BATON ROUGE, LA (WAFB) - An employee at the East Baton Rouge Parish Animal Shelter reported what she believed were illegal practices and found herself without a job 16 hours later. Monday, the veterinarian filed a lawsuit against her former employer, Companion Animal Alliance.
"They have this little room where dogs are in cages here and right on the floor in the middle is where they cut the dog's head off," said Dr. Amy Cangelosi. It's a gruesome description, but Dr. Cangelosi says that's what happened to a dog with rabies.
She describes another incident where a pit bull was so thin and feeble, it had to be carried in. Cangelosi says several employees nursed the dog back to health. When she returned to work the next day to check on the pit bull, she was stopped by another employee.
"She stopped me as I walked in. She says she's gone. I said she died? She says 'No, right after you left they euthanized her.'"
Cangelosi says when she first joined the CAA in August 2011, things were good. In fact she says she enjoyed her job. But when a new director took over in April 2012, things began to change dramatically.
"She brought in a veterinarian that didn't have a license to practice," Cangelosi said. "Hired somebody that was not certified to do euthanasia."
Under that director, Dr. Cangelosi says some employees began euthanizing dogs before their hold period was up. She says other dogs were released from the shelter without rabies vaccines.
"There's just a right way to do things. Maybe I'm a goodie two-shoes, but I follow the rules," she said.
Cangelosi's lawsuit, filed Monday, names the Companion Animal Alliance, Kimberley Sherlaw, who was the shelter director at the time, and the City of Baton Rouge.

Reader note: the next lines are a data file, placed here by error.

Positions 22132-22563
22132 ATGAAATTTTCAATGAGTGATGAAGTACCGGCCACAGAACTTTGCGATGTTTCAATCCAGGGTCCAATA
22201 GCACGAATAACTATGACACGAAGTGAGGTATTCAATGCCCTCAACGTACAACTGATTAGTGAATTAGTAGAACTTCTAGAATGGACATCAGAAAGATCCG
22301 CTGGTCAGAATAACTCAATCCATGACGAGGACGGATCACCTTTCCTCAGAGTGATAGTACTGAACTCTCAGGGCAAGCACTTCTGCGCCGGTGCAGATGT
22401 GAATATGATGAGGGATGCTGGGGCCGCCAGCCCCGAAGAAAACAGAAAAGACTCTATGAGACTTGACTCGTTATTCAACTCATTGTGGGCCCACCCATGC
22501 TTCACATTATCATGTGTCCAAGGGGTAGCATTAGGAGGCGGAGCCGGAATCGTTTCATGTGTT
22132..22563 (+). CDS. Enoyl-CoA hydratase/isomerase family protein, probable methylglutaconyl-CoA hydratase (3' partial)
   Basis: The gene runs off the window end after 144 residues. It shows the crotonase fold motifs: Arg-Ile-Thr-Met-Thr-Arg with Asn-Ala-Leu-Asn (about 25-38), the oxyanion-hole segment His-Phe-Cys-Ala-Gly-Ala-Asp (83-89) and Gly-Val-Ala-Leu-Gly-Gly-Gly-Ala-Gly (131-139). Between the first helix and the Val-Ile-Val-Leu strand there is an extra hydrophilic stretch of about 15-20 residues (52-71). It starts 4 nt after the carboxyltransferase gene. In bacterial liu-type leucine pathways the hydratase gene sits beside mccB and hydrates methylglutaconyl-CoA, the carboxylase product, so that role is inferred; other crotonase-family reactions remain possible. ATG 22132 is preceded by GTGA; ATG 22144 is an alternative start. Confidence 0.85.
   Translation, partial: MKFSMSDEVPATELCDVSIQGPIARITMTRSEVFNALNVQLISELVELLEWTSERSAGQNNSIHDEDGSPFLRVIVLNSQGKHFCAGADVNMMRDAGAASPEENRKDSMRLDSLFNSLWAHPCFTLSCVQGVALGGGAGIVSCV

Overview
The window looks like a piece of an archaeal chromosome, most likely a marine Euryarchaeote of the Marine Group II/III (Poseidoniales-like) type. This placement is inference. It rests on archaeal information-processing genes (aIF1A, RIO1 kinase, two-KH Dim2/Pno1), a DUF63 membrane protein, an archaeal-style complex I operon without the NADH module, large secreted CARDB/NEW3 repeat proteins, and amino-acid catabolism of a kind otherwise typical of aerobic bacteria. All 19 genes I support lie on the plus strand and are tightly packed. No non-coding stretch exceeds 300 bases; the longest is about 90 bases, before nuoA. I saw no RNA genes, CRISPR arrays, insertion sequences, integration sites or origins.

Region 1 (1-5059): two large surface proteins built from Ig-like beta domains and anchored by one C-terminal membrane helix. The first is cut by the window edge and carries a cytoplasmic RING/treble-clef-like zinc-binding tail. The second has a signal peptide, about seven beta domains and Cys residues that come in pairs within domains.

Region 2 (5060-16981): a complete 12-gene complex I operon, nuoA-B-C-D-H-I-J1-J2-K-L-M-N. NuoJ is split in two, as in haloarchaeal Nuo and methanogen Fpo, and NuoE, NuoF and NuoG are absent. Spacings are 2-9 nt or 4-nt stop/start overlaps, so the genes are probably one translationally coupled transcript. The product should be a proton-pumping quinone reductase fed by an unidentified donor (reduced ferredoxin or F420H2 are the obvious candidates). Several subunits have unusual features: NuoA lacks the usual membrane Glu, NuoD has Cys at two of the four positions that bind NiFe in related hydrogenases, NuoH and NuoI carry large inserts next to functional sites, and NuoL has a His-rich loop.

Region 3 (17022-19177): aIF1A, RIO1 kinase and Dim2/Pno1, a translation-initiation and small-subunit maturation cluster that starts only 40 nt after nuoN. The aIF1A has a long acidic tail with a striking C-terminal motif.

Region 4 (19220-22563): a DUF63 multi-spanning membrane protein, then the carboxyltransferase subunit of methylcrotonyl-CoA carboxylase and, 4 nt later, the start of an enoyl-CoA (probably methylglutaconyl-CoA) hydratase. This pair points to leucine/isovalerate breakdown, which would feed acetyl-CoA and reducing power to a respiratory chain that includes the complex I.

In the suit, Cangelosi says Sherlaw constantly harassed her and threatened to terminate her. She says she was also told not to question certain procedures.
Cangelosi and other employees wrote a letter to the city-parish notifying them about their concerns.
She says cats were found dead in their cages because of the deplorable conditions at the shelter. She also reported illegal euthanizations and animals beheaded in front of other living animals. All of which she says violate state law, shelter standards and euthanizing guidelines.
When nothing was done, Cangelosi went to the Louisiana Board of Veterinary Medicine, where she says her concerns about illegal practices at the shelter were confirmed. 16 hours later, on October 11, 2012, Cangelosi was fired. The lawsuit states the only reason she was given is the "CAA is moving in another direction." She was then told to leave immediately.
Cangelosi's attorney, Jill Craft, says the law clearly states if someone blows the whistle on what they perceive is illegal practice in the workplace no action can be taken against them in retaliation. She believes that law was broken in this case.
"There's a lot of evidence as to what was truly going on. I hope that somebody finally listens," Craft said.
9News did contact the CAA for comment, our calls were not returned. The city attorney's office has not yet received the lawsuit.